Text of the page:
Susan HaackEvidence Matters: Science, Proof, and Truth in the Law

Cambridge University Press, 2014

by Robert Talisse on October 1, 2014

Susan Haack

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[Cross-posted from New Books in Philosophy] Our legal systems are rooted in rules and procedures concerning the burden of proof, the weighing of evidence, the reliability and admissibility of testimony, among much else. It seems obvious, then, that the law is in large part an epistemological enterprise.  And yet when one looks at the ways in which judges have wielded epistemological concepts, there is plenty of room for concern.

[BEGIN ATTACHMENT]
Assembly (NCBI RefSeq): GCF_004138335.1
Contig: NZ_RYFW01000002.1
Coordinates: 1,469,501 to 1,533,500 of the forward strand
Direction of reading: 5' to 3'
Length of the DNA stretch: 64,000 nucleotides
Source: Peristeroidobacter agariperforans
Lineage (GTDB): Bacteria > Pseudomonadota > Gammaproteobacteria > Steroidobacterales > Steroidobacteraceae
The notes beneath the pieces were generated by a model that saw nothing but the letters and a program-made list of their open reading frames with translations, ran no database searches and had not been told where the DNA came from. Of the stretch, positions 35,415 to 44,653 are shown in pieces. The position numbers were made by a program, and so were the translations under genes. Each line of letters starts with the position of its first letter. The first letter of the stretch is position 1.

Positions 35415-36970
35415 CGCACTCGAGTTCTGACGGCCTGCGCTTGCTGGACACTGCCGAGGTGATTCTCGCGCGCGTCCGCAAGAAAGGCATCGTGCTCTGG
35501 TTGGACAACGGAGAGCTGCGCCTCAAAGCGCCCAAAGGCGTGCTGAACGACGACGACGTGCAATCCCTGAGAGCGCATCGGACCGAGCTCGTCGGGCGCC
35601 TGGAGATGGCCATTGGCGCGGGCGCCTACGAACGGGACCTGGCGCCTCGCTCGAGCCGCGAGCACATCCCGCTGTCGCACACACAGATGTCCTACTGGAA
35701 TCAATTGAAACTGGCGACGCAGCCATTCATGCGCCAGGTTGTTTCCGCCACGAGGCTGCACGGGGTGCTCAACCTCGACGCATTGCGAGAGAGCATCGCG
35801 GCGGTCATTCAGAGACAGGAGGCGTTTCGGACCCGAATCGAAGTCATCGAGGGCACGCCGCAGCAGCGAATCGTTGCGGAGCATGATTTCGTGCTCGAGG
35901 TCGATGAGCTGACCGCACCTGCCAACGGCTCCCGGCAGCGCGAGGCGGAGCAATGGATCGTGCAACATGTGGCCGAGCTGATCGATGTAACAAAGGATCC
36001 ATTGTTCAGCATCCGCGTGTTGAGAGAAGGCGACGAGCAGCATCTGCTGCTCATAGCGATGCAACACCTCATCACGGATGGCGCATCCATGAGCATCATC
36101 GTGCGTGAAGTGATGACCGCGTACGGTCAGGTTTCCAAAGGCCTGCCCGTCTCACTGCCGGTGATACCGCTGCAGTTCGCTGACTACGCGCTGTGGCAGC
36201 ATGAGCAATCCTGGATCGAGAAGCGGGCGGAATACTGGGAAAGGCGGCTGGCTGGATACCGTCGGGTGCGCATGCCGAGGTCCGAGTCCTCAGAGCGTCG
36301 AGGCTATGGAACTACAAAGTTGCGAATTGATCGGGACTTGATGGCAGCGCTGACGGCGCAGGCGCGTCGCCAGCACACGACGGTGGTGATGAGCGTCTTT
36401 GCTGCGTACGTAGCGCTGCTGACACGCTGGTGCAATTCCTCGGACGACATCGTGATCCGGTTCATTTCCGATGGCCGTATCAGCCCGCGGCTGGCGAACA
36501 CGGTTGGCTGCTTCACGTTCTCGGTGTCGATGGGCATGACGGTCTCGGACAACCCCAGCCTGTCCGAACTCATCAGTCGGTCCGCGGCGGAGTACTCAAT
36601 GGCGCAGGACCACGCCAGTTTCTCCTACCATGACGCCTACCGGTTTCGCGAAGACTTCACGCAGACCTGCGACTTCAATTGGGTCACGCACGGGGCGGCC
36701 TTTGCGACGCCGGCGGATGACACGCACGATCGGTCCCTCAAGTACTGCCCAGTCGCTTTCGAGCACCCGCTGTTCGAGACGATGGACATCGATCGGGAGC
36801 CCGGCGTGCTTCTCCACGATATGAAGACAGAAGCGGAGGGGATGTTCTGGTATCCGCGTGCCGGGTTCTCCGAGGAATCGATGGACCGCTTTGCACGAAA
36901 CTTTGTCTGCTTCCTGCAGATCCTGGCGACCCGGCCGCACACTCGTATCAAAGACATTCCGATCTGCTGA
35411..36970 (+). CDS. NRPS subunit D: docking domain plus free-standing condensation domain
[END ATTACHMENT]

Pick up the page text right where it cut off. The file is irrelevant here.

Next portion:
In Evidence Matters: Science, Proof, and Truth in the Law (Cambridge University Press, 2014), Susan Haack brings her skill as an epistemologist to bear on a series of tangles concerning the legal concepts of proof, evidence, and reliability, especially as they apply in a series of notorious toxic tort cases. Along the way, she exposes several philosophical confusions in the law’s current understanding of the epistemological concepts it wields, and shows how her own distinctive epistemology—Foundherentism—can be useful to the law.

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